- President Donald Trump is down in the polls against former Vice President Joe Biden.
- Unlike in 2016, the gap doesn't seem to be closing in the final five days of the 2020 presidential election.
- It's still possible Trump could pull off an upset. Polls show the candidates neck and neck in a handful of the most crucial battleground states.
President Donald Trump is down in the polls against former Vice President Joe Biden, and unlike in Trump's 2016 race against Hillary Clinton, the gap doesn't seem to be closing in the final five days of the 2020 campaign.
At this point in the last election, Clinton's lead had suddenly shrunk to a near tie with Trump after new revelations about her email server. But now, with Trump no longer a political novelty and in the absence of late-breaking bombshells, Biden's polling advantage looks far more durable.
Here's what national polling trackers said Thursday morning:
- The NBC News national polling average had Biden up more than 8 percentage points over Trump, 51.9%-43.7%. That spread, based on an unweighted average of the 10 most recent reliable public opinion polls, is roughly the same size as it was last week.
- The RealClearPolitics general election polling average showed Biden with a 7.5-point lead over Trump — the same gap as from a week prior.
- FiveThirtyEight's national polling tracker gave Biden a 9-point advantage, 0.9 percentage point lower than where he stood a week earlier. But its models maintained that Biden is heavily favored to win the election.
While the national polls have slightly narrowed in recent weeks, Biden appears poised to hold onto his lead through Election Day next Tuesday. Meanwhile, FiveThirtyEight's Nate Silver notes that a majority of state polls show Biden's position improving.
Some states, previously considered GOP strongholds, have become hotly contested late in the race. The Cook Political Report and NBC News both moved Texas from "Lean Republican" to the "Toss Up" column this week, for instance. FiveThirtyEight also projects Biden is slightly favored to win Georgia, which hasn't voted for a Democratic presidential candidate since 1992.
All of that is not to say a Biden victory is a foregone conclusion. While a series of October surprises in 2016 ultimately benefited Trump, Clinton still won the popular vote by more than 2 million votes — but she lost in the Electoral College following a series of close defeats in key swing states.
It's still possible Trump could pull off the same upset in 2020. Biden holds an edge, on average, in the key battleground states that put Trump over the top in the last cycle, but by a smaller margin than his national lead. Polls show the candidates neck and neck in a handful of the most crucial battleground states.
The Republican incumbent has spent the final weeks of the race in a mad dash across the country, each day hosting at least one of his signature in-person campaign rallies and drawing large crowds of supporters. On Thursday, Trump is scheduled to deliver speeches in Florida and North Carolina, two of the most competitive races in the nation.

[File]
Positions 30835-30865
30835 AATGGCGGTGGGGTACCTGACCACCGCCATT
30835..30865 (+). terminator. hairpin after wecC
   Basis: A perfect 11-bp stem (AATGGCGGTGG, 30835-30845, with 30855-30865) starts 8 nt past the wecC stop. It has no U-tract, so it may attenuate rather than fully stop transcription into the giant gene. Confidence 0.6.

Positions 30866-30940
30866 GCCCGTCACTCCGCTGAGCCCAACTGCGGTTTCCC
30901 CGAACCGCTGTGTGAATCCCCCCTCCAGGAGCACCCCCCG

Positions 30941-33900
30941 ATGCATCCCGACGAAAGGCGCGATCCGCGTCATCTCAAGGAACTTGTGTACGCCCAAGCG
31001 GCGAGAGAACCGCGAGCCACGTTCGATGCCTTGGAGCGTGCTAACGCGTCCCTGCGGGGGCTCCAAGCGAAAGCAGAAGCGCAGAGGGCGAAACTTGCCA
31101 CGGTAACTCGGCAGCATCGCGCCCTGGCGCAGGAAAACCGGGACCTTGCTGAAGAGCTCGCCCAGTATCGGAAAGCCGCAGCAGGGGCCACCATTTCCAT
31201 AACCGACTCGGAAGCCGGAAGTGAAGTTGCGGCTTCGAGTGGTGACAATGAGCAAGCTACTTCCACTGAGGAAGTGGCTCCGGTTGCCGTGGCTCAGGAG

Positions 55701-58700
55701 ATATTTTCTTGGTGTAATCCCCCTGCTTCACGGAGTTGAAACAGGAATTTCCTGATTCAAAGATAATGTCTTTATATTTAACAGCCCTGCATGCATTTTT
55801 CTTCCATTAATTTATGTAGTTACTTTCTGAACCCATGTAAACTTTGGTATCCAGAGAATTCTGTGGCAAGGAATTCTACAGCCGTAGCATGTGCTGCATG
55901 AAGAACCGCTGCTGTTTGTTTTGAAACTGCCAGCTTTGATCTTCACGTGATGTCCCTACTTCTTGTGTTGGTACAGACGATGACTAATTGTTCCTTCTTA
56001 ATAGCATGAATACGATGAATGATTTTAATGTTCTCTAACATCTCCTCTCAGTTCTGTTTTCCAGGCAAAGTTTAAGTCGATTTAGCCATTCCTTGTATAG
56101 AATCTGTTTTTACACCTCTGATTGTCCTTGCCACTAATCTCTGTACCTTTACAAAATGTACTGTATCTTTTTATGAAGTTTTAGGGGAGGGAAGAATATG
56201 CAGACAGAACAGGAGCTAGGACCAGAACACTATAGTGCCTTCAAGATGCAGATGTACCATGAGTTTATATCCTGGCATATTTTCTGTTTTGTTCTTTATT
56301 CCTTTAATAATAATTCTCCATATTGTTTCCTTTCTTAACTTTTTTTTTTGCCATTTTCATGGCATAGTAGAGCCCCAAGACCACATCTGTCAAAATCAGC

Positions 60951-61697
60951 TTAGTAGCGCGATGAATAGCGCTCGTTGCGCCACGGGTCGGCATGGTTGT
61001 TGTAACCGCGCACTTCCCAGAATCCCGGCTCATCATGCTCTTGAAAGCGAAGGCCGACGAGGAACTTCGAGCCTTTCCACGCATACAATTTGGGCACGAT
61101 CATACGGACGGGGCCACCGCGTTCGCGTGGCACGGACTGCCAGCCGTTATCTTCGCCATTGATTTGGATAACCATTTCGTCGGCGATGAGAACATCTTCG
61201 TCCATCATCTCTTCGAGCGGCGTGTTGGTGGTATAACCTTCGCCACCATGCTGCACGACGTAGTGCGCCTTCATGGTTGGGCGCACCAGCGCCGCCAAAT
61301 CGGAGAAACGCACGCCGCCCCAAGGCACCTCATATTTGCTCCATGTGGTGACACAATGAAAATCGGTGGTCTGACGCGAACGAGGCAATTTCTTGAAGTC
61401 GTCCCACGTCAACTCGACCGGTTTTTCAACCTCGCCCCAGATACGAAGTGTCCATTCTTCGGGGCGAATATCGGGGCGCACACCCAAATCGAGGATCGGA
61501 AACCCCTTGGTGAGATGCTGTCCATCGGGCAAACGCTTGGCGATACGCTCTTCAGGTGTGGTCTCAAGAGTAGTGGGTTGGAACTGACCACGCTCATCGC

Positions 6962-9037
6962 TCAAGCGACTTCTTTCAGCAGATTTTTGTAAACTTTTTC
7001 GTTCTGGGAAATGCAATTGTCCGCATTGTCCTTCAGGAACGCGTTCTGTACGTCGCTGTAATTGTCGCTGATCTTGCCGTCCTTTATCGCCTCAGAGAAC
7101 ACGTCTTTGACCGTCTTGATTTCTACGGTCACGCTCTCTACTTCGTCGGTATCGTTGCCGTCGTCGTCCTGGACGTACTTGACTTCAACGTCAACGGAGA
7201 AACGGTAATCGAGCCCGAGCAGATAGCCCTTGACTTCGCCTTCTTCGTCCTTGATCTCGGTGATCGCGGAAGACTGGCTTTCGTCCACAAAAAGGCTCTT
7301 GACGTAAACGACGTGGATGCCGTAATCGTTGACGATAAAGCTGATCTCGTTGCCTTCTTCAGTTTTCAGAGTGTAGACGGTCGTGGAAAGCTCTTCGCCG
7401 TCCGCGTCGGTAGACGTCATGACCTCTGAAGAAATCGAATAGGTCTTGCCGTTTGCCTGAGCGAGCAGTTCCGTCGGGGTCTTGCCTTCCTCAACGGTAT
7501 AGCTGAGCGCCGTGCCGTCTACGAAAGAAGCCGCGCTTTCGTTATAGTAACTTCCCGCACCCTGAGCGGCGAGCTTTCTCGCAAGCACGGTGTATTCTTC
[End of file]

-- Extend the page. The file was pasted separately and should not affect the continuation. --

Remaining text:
At those rallies, the president could focus on the economy, which has long been the area where he's received the highest ratings from voters. The Commerce Department reported Thursday morning that the economy grew at its fastest rate ever in the third quarter of 2020, a figure the Trump campaign is surely eager to tout.
But that economic boom followed the worst-ever plunge in the previous quarter, when GDP fell by 32.9%. And that historic decline was largely due to the coronavirus pandemic, which voters have consistently said they think Biden would handle better than Trump.
The Covid-19 crisis, which gripped the U.S. early in the year and has yet to loosen up, remains a central issue in the election. More than 8.85 million cases, and at least 227,703 deaths, have been reported in the U.S., according to data compiled by Johns Hopkins University.
Trump has downplayed the threat of the virus, clashed with his own administration's public health experts and declined to get personally involved in ongoing negotiations for additional government relief. He has hosted events at the White House and on the campaign trail that disregard guidelines on social distancing and other preventive measures, and he himself was hospitalized with the virus earlier this month.
His latest spate of rallies are marked by massive groups of supporters packed tightly together, many of whom refuse to wear masks. The events are being held even as the U.S. appears to be entering its third peak of rising Covid-19 cases and hospitalizations — a situation that his own experts, such as Centers for Disease Control and Prevention Director Dr. Robert Redfield, had warned about months earlier. But Trump, in his closing argument for reelection, has complained that the media is focusing too much on the pandemic, accusing them of pushing the issue for political purposes.
Early voting is at record levels, and there are fewer undecided voters left to court than in 2016. Huge numbers of people have registered to vote since the previous election, which Democrats believe helps their efforts.
Trump, however, has doubled down on unverified allegations of wrongdoing by Biden related to his son Hunter Biden. Trump hurled accusations about Biden and and his son in both of their debates, neither of which were followed by a boost in the polls for the president.
The issue might animate some of Trump's supporters, but even some of the president's allies in Congress are skeptical it will shift the race.
"I don't think it moves a single voter," Sen. Ted Cruz, R-Texas, told Axios.